Hinduism, a supposedly polytheistic religion, has a single Creator (Brahma), a preserver (Vishnu) and a destroyer (Shiva).

Thus, the thesis that the reference to a single creator leads to monotheism is problematic.

Clueless

The framers, and others since then, did invoke and acknowledge God, so invoking and acknowledging God must be consistent with the establishment clause as they understood it.

I think you are right -- this is what Scalia is saying.

As I read his dissent, I wondered how Scalia's originalist logic might be applied to the Second Amendment. The word "arms" (as in "the right to keep and bear arms") as the Framers understood it, meant flintlocks and swords. Therefore, it would seem, the originalist view would dictate that the Second Amendment right applies to those weapons only, just as "establishment of religion" supposedly excludes the invocation of a monotheistic God.

This is of course the whole problem with the originalist approach, in that it tries to get into the heads of the Framers. There is a little deception to that approach, because it assumes -- wrongly -- that the Framers themselves were of one mind on the meaning and impact of the words of the Constitution. They weren't. For every "so help me God" example that Scalia rolls out, the majority opinion has strong counter-examples (i.e., Madison's Memorial and Remonstance).

This is why the McCreary County opinion is so important: not because of what it says about the establishment of religion, but what it says about constitutional interpretation. Scalia's dissent should be read in light of the "smackdown" by the majority opinion, and O'Connor's concurrence. In fact, I recommend reading them in that order.

The framers, and others since then, did invoke and acknowledge God, so invoking and acknowledging God must be consistent with the establishment clause as they understood it.

This hardly follows. The implicit assumption behind this is that the framers obviously would never behave in a way that contradicted the principles laid down in the Constitution. But this is silly. People behave in ways inconsistent with their announced principles all the time. I've even done it myself.

We do it for all sorts of reasons - habit, convenience, thoughtlessness, social pressures, and so on. The fact that the framers behaved in ways that conflicted with the First Amendment does not shed light on the application of the First Amendment. It sheds light on human behavior.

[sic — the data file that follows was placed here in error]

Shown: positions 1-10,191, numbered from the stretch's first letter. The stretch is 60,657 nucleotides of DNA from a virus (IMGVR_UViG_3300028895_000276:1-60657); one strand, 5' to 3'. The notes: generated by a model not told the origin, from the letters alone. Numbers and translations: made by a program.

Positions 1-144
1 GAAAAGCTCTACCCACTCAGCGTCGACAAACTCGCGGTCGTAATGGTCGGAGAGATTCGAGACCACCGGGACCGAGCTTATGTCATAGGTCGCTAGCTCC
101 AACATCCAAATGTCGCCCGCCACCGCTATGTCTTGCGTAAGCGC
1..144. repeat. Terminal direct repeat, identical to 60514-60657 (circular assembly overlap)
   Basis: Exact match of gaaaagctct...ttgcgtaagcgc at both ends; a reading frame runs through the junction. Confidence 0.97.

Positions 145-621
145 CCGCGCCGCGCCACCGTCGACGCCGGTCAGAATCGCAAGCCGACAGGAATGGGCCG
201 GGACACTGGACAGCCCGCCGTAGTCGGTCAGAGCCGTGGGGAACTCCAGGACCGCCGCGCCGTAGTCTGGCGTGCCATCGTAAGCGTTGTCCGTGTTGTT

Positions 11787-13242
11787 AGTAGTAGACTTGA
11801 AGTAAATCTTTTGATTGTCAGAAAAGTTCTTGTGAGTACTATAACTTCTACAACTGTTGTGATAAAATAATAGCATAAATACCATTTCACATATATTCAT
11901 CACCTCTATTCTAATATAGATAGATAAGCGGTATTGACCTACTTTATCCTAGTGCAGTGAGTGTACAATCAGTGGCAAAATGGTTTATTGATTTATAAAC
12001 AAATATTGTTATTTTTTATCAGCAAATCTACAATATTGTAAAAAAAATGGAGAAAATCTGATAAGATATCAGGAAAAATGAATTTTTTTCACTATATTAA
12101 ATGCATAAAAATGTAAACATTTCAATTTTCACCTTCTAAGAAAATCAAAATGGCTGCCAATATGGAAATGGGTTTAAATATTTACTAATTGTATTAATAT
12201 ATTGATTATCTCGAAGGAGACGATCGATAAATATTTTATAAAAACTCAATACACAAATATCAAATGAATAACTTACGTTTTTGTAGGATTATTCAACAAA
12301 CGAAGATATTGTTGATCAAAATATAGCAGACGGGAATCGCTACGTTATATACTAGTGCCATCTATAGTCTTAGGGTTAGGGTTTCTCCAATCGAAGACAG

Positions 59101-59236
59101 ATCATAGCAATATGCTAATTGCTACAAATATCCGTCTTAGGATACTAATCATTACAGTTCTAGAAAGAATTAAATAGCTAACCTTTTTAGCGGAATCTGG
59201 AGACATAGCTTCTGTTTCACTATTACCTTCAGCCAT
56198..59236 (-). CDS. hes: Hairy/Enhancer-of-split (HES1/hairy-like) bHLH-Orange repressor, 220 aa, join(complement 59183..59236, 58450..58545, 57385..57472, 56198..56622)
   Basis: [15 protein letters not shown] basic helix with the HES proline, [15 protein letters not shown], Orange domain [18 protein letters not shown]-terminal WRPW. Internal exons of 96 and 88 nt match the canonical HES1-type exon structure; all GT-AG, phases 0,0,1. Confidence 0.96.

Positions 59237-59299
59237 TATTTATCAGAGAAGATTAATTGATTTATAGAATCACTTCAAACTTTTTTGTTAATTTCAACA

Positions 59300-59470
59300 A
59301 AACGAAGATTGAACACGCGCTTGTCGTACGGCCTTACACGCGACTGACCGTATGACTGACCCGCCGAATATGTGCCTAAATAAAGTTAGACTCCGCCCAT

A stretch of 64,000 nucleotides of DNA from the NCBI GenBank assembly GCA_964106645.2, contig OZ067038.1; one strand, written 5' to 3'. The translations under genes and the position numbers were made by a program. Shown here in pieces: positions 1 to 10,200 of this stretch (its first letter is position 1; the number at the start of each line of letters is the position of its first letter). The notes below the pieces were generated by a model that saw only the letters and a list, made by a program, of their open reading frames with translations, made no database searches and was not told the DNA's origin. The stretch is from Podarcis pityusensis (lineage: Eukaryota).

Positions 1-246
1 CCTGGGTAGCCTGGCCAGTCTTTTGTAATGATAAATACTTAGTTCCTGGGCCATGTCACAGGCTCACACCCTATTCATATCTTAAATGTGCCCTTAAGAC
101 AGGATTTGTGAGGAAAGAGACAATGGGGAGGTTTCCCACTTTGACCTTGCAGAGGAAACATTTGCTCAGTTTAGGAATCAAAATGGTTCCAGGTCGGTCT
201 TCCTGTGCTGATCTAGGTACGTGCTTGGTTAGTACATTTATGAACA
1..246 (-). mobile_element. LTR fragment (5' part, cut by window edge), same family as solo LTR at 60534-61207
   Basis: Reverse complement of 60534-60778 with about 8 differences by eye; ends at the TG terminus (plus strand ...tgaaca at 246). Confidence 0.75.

Not entirely on-topic, but are there any official guidelines about what may and may not be displayed in a courtroom? What if a Texas court decided to put up "Beef - It's What's For Dinner" posters on every wall, thus suggesting to vegetarians that they'd better keep their dietary practices to themselves? Is that OK since it's not a religious message?

kman: i'd argue that what the Framers meant by "arms" was military weapons, as opposed to guns used for hunting food, like fowling pieces. [from what i've read -- and i'm no 2nd amendment scholar -- "bear arms" meant at the time to serve in the military.]

so a modern interpretation of the 2nd amendment might read as follows: A well-trained and disciplined National Guard being necessary for the Security of each State, the right of each Citizen to have a Weapon while in Service in the National Guard shall not be Infringed.


which leads to the odd conclusion that the 2nd amendment protects the right to private ownership of nukes but not handguns.

Francis: but this is one of the sticking points for originalism: how on earth do we know whether it was military weapons, or weapons generally, or firearms specifically, or any of the 500 other possible sets of things I could come up with, given time and inclination? I see no good way of answering these questions (generally, not that one couldn't have enough evidence in a given case), and that's one reason why I think Scalia's views on interpretation are (a) utterly wrong, and (b) end up simply concealing his acting on other principles entirely. As in this dissent.

kman: i'd argue that what the Framers meant by "arms" was military weapons, as opposed to guns used for hunting food, like fowling pieces.